Passengers are paying more for less rail investment

03 August 2008

Figures released by the Office of Rail Regulation show that passengers are continuously paying more for train tickets yet investment in the system is decreasing.


Figures released show that fares have continued to increase above the inflation rate this year, having gone up by 2.7% in real terms. Since privatisation, fares have increased by 13.6% on top of inflation. However passengers hoping that the increased fares would lead to a better service may be disappointed to discover that investment into the railway network is at its lowest level since 1999-00 and is down by 34% on last year.


General Secretary Keith Norman has questioned the logic of this decision. “We live in a world increasingly concerned by climate change and in which our government want more people to take the train rather than the car. Therefore where is the logic in increasing fares above inflation and investing less in the railway?”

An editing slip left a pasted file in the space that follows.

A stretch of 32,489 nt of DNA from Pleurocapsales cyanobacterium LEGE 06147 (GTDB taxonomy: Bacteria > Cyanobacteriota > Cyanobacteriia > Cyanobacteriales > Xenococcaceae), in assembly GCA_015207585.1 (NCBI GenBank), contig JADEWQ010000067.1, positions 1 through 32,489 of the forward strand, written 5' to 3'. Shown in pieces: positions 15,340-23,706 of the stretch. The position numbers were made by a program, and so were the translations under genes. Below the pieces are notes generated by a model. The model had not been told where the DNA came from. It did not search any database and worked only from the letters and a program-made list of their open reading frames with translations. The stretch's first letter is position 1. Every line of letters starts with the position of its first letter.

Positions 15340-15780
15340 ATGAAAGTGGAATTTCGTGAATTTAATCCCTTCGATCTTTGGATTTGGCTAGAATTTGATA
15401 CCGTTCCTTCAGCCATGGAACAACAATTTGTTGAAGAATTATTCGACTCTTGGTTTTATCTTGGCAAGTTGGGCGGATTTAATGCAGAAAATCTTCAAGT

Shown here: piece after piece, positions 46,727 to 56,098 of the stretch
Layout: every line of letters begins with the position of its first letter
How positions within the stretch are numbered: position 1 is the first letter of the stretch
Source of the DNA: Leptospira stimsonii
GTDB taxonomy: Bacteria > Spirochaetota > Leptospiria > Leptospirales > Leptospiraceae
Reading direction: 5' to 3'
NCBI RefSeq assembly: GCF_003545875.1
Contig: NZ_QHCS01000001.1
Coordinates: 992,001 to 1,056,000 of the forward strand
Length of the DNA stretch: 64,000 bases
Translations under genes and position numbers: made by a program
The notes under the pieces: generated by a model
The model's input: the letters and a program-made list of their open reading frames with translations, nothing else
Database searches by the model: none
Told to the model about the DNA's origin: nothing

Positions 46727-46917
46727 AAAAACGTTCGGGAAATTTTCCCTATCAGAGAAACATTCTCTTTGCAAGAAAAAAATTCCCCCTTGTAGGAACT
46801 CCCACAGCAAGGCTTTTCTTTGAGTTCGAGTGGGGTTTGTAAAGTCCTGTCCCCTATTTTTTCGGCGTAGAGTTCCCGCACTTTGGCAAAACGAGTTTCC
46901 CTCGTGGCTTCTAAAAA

The government has reduced its financial support for the industry from £6.3 billion last year to £5.1 billion this year. “Ordinary working people appear to be picking up the shortfall left by the government,” Keith explained. “Correct me if I’m wrong but the supposed benefit of privatisation is that the private sector would invest into the system in order to earn their returns. Instead ordinary people are finding it harder to afford train travel so that shareholders and chief executives can take £1 billion a year out of the industry in profit.”

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